Career Profile: Nick Blackburn
A reader requested that I take a look at Minnesota Twins pitcher Nick Blackburn. I think this is an interesting sabermetric case, so here goes.
I did a Rookie Profile for Blackburn back in September of 2008:
Nick Blackburn was drafted by the Twins in the 29th round in the 2001 class, out of Seminole State Junior College in Oklahoma. He signed in the spring of 2002, then struggled at rookie level Elizabethton, with a 5.00 ERA. He did post a decent 62/21 K/BB ratio, but didn't really stand out as a prospect. I didn't put him in my book for 2002, and indeed I didn't put him in ANY books until 2008.
Blackburn pitched for Quad Cities in the Midwest League in 2003, going 2-9, 4.86 with a 40/18 K/BB in 76 innings, showing good control but little else. He returned to Quad Cities in 2004 and pitched well, with a 2.77 mark and a 66/23 K/BB in 84 innings. Promoted to Fort Myers, he struggled and gaveup 51 hits in 37 innings, resulting in a 6.27 ERA. At this point he was a Grade C prospect at best, a guy with an OK arm and good control but with little consistent success against pro hitters.
He split 2005 at three levels: 3.36 ERA with 55/16 K/BB in 93 innings for Fort Myers, 2-4, 1.84 with a 27/10 K/BB in 49 innings for Double-A New Britain, and a 5.14 ERA wiht a 7/3 K/BB and 20 hits allowed in 14 innings for Triple-A Rochester. He started to get a bit of attention as a prospect at this point, though he'd still rate as jus ta Grade C due to his low strikeout rate.
Blackburn had a mediocre season in Double-A in 2006, going 7-8, 4.42 with a 81/37 K/BB and 141 hits allowed in 132 innings. At thsi point there was nothing going on to make me think he would be anything more than a Double-A/Triple-A strike thrower.
That changed in 2007. He started off at New Britain again, going 3-1, 3.08 with an 18/7 K/BB in 38 innings with 36 hits allowed. Moved up when Rochester needed a pitcher, he went on a tear and threw 41.1 scoreless innings. He finished with a 2.11 ERA and a 57/12 K/BB in 110 innings for Rochester, 91 hits allowed. He was very hittable during a brief trial in Minnesota, giving up 19 hits and 12 runs in 11 innings. But he had clearly emerged as a prospect to watch.
Blackburn's emergence last year was a result of better conditioning, which gave him more physical strrength and added some oomph to his fastball, previously a mid-80s pitch but now in the 88-92 range, sometimes even higher. More velocity with the heater made his other pitches (cutter, curveball, slider, and changeup) more effective. I wrote up Blackburn in the 2008 Baseball Prospect Book as an inning-eating strike thrower, a Grade C+ and possible fifth starter or long reliever. Baseball America went so far as to rate him the Top Prospect in the Twins system entering 2008, a ranking that I strongly disagreed with, thinking they were overestimating him. It turned out that I was underestimating him.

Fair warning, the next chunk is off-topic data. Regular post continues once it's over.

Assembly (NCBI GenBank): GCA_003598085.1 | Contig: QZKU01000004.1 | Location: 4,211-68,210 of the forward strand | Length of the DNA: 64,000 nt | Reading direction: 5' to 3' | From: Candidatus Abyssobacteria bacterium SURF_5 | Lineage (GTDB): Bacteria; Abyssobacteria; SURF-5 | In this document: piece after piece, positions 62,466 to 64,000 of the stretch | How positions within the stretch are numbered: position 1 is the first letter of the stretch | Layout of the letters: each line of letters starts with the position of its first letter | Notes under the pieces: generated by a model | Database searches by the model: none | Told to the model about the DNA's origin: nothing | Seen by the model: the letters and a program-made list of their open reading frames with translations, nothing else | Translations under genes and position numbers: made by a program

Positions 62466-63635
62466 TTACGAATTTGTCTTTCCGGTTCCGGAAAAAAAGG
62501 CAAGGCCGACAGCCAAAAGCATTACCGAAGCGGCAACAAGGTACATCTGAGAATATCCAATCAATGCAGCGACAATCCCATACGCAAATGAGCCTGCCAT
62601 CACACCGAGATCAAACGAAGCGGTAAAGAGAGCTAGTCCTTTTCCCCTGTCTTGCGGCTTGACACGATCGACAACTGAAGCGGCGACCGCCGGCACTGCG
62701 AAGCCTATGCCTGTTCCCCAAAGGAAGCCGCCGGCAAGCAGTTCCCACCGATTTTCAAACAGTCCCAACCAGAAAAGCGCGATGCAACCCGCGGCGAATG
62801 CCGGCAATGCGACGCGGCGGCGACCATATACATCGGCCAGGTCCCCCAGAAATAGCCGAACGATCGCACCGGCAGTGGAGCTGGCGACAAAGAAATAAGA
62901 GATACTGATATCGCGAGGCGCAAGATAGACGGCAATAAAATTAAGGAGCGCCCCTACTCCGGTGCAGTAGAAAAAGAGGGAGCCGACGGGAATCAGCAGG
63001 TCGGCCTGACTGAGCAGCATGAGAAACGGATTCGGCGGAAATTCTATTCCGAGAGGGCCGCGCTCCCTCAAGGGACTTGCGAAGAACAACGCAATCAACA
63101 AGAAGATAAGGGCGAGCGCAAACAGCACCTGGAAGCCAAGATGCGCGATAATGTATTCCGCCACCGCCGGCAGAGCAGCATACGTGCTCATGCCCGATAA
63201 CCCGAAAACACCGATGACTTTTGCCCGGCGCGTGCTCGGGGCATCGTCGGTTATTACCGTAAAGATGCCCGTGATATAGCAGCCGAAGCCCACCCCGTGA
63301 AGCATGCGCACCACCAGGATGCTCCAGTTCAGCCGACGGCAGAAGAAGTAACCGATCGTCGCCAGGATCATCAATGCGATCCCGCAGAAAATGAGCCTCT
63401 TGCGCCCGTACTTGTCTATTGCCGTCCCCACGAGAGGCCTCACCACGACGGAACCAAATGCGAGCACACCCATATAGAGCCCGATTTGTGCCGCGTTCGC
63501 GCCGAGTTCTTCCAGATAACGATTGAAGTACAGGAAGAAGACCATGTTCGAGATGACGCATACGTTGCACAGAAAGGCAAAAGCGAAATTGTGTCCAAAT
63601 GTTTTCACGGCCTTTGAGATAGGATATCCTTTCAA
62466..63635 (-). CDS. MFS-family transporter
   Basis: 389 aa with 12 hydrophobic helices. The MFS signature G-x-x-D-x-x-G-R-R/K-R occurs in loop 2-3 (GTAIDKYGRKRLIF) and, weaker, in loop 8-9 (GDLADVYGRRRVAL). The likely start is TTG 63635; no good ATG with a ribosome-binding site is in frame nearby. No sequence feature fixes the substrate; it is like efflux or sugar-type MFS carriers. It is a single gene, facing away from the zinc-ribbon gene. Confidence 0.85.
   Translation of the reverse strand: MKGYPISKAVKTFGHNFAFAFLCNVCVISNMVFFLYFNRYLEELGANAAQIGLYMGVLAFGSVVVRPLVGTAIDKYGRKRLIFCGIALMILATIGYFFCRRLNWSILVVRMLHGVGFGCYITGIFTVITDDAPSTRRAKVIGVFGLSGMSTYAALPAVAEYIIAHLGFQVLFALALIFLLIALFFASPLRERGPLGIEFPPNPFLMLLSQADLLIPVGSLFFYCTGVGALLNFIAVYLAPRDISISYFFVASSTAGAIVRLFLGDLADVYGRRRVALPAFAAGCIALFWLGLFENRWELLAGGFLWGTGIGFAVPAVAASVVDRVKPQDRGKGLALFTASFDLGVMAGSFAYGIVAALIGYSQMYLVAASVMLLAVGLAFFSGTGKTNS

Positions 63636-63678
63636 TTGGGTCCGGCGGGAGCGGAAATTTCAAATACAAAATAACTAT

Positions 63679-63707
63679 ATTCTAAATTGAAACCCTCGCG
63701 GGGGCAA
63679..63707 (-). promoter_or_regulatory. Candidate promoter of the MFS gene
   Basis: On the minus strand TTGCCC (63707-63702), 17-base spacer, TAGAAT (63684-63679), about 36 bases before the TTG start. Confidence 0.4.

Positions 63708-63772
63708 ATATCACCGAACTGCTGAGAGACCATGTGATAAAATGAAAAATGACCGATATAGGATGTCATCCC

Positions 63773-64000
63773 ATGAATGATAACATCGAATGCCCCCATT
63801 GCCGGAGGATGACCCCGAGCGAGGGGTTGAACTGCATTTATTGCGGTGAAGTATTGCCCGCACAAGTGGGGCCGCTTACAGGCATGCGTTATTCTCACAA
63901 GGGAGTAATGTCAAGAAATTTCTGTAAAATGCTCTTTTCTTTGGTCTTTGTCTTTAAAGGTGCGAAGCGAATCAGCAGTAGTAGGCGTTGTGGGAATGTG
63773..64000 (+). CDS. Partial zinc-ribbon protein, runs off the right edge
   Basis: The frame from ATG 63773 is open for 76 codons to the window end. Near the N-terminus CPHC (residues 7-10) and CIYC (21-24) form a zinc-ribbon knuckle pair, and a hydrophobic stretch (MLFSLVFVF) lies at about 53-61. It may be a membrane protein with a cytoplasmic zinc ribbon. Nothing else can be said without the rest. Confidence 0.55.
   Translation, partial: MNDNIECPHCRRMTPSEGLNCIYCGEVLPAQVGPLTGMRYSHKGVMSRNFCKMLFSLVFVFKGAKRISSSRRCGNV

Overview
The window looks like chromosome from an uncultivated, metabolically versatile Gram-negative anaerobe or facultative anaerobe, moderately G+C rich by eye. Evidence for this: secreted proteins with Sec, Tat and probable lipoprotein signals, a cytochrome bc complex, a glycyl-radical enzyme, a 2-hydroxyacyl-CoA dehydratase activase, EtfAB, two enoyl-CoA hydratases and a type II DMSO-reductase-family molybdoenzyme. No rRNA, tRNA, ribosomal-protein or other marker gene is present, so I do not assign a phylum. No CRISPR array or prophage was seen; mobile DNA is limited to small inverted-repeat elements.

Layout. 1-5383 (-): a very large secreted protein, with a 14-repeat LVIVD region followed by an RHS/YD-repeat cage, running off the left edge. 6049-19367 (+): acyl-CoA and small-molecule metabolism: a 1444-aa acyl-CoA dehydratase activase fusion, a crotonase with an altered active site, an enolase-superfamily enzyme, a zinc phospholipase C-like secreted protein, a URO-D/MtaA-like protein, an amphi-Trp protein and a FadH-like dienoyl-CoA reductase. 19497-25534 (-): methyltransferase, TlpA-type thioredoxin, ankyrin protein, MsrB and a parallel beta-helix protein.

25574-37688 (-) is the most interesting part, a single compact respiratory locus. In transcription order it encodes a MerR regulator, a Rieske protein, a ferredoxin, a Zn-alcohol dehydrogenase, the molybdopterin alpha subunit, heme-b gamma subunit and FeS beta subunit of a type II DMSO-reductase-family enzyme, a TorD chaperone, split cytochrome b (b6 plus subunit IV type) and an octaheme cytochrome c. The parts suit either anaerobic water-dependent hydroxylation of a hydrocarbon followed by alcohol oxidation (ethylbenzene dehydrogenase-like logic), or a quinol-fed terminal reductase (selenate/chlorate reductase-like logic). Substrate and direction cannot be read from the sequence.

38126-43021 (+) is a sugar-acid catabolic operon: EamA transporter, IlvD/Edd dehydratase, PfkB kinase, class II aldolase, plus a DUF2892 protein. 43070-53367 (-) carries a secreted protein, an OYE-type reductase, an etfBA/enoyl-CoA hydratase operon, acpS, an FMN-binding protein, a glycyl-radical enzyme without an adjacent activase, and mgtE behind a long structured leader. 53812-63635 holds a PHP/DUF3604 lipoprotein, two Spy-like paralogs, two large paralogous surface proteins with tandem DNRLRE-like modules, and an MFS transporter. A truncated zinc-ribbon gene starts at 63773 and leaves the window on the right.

Blackburn has ended up being the anchor of the Twins rotation, making 30 starts and 181 innings pitched, going 10-9, 3.89 with a 91/31 K/BB and 206 hits allowed. How sustainable is this? His strikeout rate is still rather low. His component marks indicate his ERA "should" be around 4.20 or 4.30, not 3.89, so he's had some luck on his side and good support from his teammates. Even so, a 4.25 ERA and the ability to eat innings with good command is quite valuable.
The low strikeout rate still concerns me, and in the long run I think Kevin Slowey, Scott Baker, and Francisco Liriano are better bets for sustained success. Blackburn kind of reminds me more of a Joe Mays or Allan Anderson type than a Kevin Tapani or Brad Radke, although I don't want to dismiss his chances. But sabermetrically, Slowey and Baker are better bets in the long run than Blackburn.
Blackburn's final numbers in 2008 were an 11-11 record, 4.05 ERA, 103 ERA+, 4.40 FIP, with a 96/39 K/BB in 193 innings, 224 hits allowed, 2.5 WAR. 2009 was very similar: 11-11, 4.03, 109 ERA+, 4.37 FIP, 98/41 K/BB in 206 innings, 240 hits allowed, 3.0 WAR.
2010 was different. The won/loss numbers didn't change much at 10-12, but his ERA shot up to 5.42 (ERA+ 77, FIP 5.07) with 194 hits in 161 innings, 0.4 WAR. Over the last three years, Blackburn's K/9 ratio has declined from 4.5 to 4.3 to 3.8. His H/IP has gradually crept up, and his control was a bit worse last year, his BB/9 rising from 1.8 to 2.2. He spent some time back in the minors, and had elbow surgery in October to remove a bone spur, though no structural damage was found.
For his career, Blackburn is now 32-36, 4.50 with a 94 ERA+, a 270/122 K/BB in 572 innings, 677 hits allowed, 5.9 WAR. He's on the payroll for $3 million this year, $4.75 million in 2012, $5.5 million in 2013, and a team option for $8 million in 2014. Although he may perhaps rebound some this year with the elbow issue behind him, I don't think this will be money well-spent in the long run.
Blackburn's stuff has never been truly plus and he lives on the margins, reflected in his poor strikeout rates. His two best skills were the ability to throw strikes and (until last year) eat innings, and pitching in front of a good defense he can survive. However, the same thing could be said about the two ex-Twins I compared him to back in 2008: Allan Anderson and Joe Mays, strike-throwers with mediocre-to-average stuff who had a bout of success but couldn't sustain it for long.
Most Similar Pitchers to Blackburn through age 28: Josh Towers, Mike Harkey, Bronson Arroyo, Mike Sirotka, Roy Smith, Brian Bannister, Rodrigo Lopez, Aaron Cook, Art Ditmar, and Armando Galarraga. This list doesn't make me very optimistic about his chances past the age of 30.
My guess is that a healthy Blackburn can rebound in '11 and return to his '08/'09 standards, eating innings with an ERA a little above league average. Will he be doing that 2013 or 2014? I doubt it.